How to Write a Short Paragraph

A short paragraph starts with a topic sentence.

A paragraph is a collection of sentences about a single idea. It is important to stay focused on that idea throughout the paragraph. If the paragraph is part of a larger article, story or report, it should fit logically into the flow of the paragraphs before and after it. A short paragraph might be only two or three sentences long. Paragraph length, however, is relative to the surrounding paragraphs. If your document contains much longer paragraphs, a paragraph of five or six sentences might be considered short.

Identify the main idea of your paragraph. If you choose a broad topic for the main idea, you probably won’t have room in a short paragraph to cover everything related to that main idea. You can use a short paragraph as an introduction to a broad topic, however. For example, if your paragraph will be about the benefits of exercise, you may be able to list several benefits, but you won’t have room to provide details about all of them in a short paragraph. If you narrow your focus to write about just one of the benefits of exercise, you can use the rest of the paragraph to provide details about that particular benefit.

Research information that supports the main idea of the paragraph. Consider statistics, series of events, examples, definitions, advantages, disadvantages and related ideas. In a short paragraph, you will need to limit your supporting information to a few sentences. Select the strongest pieces of supporting information to support your main idea.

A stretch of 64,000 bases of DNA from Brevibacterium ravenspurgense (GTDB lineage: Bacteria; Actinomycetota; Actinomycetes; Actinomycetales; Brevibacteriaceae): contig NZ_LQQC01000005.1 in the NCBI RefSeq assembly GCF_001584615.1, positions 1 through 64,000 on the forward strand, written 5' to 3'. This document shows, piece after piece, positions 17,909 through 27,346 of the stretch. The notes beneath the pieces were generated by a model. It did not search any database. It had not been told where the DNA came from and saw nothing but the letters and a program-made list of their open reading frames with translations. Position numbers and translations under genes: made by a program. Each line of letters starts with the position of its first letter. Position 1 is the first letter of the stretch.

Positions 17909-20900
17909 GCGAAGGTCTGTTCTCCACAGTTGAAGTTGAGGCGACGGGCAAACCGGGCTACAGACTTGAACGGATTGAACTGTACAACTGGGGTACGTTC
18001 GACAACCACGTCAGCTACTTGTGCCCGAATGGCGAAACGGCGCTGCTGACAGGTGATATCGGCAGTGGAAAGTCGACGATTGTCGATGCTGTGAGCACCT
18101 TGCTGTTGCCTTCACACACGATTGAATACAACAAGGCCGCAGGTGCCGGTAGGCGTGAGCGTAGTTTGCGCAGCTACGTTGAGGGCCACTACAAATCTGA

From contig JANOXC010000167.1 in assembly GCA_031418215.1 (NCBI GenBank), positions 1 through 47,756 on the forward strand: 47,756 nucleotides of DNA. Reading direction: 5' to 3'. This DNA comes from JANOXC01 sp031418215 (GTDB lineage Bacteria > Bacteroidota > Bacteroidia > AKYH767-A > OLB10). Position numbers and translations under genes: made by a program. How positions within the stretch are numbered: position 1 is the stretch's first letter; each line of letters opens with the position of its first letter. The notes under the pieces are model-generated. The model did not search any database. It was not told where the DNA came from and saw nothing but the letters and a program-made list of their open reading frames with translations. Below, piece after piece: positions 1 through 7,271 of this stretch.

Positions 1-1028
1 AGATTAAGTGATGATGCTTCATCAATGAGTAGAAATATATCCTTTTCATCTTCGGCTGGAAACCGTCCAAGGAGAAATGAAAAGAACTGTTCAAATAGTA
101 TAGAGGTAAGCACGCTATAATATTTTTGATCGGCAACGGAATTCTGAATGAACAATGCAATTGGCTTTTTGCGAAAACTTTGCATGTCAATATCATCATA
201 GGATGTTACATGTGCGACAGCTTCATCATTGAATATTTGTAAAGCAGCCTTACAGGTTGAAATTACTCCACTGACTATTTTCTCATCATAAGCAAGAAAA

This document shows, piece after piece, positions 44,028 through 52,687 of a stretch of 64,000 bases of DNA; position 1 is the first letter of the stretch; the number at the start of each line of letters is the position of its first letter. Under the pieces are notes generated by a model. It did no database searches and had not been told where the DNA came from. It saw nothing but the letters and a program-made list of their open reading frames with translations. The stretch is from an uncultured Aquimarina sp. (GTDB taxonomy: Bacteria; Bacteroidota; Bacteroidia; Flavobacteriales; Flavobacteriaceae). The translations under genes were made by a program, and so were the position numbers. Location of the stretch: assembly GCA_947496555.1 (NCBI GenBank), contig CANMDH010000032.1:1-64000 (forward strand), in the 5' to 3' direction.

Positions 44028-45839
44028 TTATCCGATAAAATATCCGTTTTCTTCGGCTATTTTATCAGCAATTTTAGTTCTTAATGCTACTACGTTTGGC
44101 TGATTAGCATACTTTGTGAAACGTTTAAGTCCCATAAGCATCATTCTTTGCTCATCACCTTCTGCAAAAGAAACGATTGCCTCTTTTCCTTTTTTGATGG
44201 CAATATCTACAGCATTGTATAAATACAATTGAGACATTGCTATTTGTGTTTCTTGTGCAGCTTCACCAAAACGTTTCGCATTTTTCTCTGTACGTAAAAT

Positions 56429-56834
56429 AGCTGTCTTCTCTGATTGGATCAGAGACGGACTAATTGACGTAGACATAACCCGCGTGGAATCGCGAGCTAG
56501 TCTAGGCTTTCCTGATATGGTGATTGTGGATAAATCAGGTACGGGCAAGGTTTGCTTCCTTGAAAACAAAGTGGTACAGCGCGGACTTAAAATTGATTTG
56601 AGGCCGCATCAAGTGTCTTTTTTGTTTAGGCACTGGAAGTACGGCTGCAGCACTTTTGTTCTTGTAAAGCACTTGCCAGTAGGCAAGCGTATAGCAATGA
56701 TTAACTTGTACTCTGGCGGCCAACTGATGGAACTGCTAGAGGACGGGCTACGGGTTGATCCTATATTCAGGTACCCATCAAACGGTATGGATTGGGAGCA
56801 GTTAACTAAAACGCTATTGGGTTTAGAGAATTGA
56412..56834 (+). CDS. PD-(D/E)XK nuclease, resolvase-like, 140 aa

Write a topic sentence summarizing the main idea of the paragraph. This is usually the first sentence of a paragraph and it sets the course for the rest of the paragraph. By reading the topic sentence, the reader knows that the rest of the paragraph will provide more information related to the main idea. For example: “One benefit of exercise is that it burns calories.” This lets the reader know that the following sentences in the paragraph will provide more information about this benefit.

Write sentences supporting the topic sentence using the information you gathered in your research. Choose the information that provides the strongest support for your topic sentence. For example, you might include a sentence with a statistic from an expert about the number of calories used during a half-hour walk. You might follow this with a sentence about the effect of burning calories on the person’s health.

Use complete sentences and proper grammar when writing a short paragraph. Review what you have written for clarity. If you think your supporting sentences do not contain enough information to support the topic sentence, consider adding more sentences or narrowing the focus of your topic sentence.

Janice Tingum has been writing professionally since 1979. She is the author of the biography "E.B. White: The Elements of a Writer" and her articles have appeared in “Lady’s Circle” and “Today’s Christian Woman” magazines. Tingum also paints and writes art instruction ebooks.